Thursday, December 26, 2013

One company posted a formula to calculate its employees salaries - How measurable it is?

For most companies we worked with, we were always told that salaries and remunerations are confidential information and should not be shared with other employees in the company. The main reason for this is probably to refrain colleagues from comparing and resenting another's employees salary, especially if one's productivity is lower but receives a higher pay.

One recent Social Entrepreneur start-up company based in San-Fransisco - "Buffer" - has surprised everyone by being a company that publishes a transparent formula for all of its employees. But just how much measurable and effective is it?



If you see from the formula, the only subjective element is probably the "Experience" factor, which to me is probably the most important factor but surprisingly has one of the least multiplier. So take for instance, a fresh-grad who has a "Junior" level of experience earning a 1x multiplier versus a mid-level candidate with an "Intermediate" level of experience who has worked for several years and earning only a 1.1x multiplier - the difference seems so meager and uncalled for.

I am actually a little surprised that being an US company they did not put any multiplier on the level of education (Degree, Masters, PHD, etc) that a candidate has completed. From what I know, US is one of the few developed countries who has put much focus and respect on its education metrics.

The formula also did not take into account the better performer versus the average performer and pays everything according to the formula. So we could have a situation where an employee hit a high level of experience, living in Hong Kong and choose a salary choice but put minimal effort and still goes home with the most amount of paycheck.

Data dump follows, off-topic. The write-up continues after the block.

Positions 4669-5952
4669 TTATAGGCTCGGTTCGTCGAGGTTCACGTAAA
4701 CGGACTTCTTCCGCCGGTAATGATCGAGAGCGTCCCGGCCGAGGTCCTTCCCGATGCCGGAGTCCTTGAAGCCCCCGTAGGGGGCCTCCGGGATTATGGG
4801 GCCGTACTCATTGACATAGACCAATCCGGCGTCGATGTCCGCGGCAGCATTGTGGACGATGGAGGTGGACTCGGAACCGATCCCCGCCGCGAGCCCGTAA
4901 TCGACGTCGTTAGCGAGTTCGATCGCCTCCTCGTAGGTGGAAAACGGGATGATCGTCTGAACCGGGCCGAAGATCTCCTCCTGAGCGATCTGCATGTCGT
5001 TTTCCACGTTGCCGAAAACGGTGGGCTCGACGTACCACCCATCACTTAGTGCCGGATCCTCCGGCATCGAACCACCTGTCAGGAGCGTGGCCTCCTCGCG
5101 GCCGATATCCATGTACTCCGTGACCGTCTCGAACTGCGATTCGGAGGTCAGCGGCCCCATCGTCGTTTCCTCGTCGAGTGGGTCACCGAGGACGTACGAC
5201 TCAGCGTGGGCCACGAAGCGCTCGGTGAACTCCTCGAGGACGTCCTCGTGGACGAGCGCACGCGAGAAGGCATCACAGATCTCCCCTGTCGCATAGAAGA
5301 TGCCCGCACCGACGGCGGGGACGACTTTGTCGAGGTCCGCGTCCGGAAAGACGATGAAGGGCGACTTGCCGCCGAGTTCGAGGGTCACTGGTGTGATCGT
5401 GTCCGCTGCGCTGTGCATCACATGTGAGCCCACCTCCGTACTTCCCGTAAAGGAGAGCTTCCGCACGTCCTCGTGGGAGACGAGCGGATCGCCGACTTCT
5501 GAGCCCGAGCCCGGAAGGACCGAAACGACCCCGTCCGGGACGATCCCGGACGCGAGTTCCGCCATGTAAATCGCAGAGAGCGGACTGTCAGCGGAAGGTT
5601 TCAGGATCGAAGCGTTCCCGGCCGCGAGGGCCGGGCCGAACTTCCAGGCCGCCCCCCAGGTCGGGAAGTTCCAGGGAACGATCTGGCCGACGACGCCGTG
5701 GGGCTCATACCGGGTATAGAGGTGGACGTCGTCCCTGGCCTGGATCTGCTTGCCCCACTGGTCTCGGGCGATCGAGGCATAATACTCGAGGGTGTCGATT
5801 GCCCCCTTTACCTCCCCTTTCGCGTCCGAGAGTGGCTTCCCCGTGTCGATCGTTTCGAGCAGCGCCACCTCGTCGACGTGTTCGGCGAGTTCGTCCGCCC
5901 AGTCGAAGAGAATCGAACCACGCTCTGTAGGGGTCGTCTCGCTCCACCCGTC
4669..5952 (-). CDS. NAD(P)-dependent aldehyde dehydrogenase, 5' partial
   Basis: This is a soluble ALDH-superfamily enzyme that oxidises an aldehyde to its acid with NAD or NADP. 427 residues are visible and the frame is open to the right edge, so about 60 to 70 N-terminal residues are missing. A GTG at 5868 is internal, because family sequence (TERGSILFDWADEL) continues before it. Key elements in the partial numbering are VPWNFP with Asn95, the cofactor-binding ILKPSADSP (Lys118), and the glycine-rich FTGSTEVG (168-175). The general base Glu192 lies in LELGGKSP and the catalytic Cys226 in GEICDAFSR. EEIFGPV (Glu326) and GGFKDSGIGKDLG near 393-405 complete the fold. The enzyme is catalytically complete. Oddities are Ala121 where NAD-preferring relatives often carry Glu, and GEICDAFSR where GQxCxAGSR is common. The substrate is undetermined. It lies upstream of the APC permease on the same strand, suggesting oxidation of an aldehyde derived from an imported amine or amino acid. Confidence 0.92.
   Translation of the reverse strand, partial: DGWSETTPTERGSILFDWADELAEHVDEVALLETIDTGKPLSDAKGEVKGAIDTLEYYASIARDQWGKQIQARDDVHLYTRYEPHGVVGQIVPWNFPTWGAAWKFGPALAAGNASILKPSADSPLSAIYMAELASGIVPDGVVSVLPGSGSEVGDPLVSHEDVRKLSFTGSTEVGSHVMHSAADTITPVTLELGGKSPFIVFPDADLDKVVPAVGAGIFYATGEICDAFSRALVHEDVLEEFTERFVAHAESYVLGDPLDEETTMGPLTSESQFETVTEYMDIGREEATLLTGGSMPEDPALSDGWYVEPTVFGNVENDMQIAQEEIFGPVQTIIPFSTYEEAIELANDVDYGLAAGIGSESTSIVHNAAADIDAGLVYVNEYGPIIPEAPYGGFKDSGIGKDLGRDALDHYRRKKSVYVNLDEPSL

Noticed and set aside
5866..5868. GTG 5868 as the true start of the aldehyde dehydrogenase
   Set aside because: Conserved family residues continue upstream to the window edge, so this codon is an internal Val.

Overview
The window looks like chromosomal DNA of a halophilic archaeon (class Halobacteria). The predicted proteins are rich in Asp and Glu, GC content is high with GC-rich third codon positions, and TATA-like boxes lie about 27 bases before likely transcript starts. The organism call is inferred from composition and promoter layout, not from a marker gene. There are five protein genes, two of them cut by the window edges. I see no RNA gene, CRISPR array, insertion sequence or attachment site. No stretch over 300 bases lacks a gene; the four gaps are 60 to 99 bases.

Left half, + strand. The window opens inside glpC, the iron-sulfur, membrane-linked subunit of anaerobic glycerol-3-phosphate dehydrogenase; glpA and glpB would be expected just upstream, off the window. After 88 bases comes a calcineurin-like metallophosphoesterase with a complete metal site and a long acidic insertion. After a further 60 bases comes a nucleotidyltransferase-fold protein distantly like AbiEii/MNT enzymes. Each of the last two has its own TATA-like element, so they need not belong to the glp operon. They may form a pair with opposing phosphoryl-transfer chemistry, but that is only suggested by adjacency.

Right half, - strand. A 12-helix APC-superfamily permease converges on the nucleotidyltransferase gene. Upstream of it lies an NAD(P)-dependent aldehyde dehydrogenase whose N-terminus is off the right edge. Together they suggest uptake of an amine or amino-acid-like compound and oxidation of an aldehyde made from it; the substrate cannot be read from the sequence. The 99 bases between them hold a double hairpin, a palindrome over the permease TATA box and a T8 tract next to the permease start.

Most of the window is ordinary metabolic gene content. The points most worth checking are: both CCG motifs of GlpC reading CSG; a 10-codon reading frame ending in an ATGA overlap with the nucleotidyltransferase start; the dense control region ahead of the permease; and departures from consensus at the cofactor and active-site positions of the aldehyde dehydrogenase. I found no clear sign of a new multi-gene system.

I wonder how sustainable will this formula be for the employees.

Can a paycheck be measured effectively by such a formula? What do you think?

2 comments:

  1. Hi B,

    I started following your blog recently. Your financial sensibility for someone so young is very impressive. I wish I knew how to invest my money when I was younger. I am also following the blogs of DW and AK71 regularly.

    I started investing in the Singapore stock market 6 years ago but stopped in the past 2 years when I decided to take break from work. Back then, I did not really have a plan and would rely a lot on my instinct and "kind" advice from family and friends. After reading through your blogs, I have a better sense of my investment plan. I have identified a list of stocks and prices I want to purchase and will enter the stock market slowly but surely this year during market correction.

    Like you, I strive to attain financial independence by having more passive income than active income as soon as possible. However, when I shared this achievable dream with my friends, many of them were incredulous and wondered why I would want to "retire" earlier when the official retirement age is 62. Being financially independent in their 30s, 40s or even early 50s is simply unfathomable to many.

    Do continue blogging regularly knowing that there are many people who read your blog and are benefiting greatly from what you are sharing with us.

    Best,

    Renewed investor

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    Replies
    1. Hi Renewed Investor

      Thank you for your kind comments.

      I too am still learning everyday in my life and I found it to be a blessing to have many bloggers that share the same goals as I do (just like you :))

      The thing I feel about the retirement is like a taboo word that many people cannot imagine. It seems so far away from them that they do not give a single thought of it. But as a year slowly goes by, all of us will grow a year older and sooner or later this will become a serious topic for us to consider. So why not deal with it early and get done with :)

      Hope to see you around and thank you again for visiting my blog.

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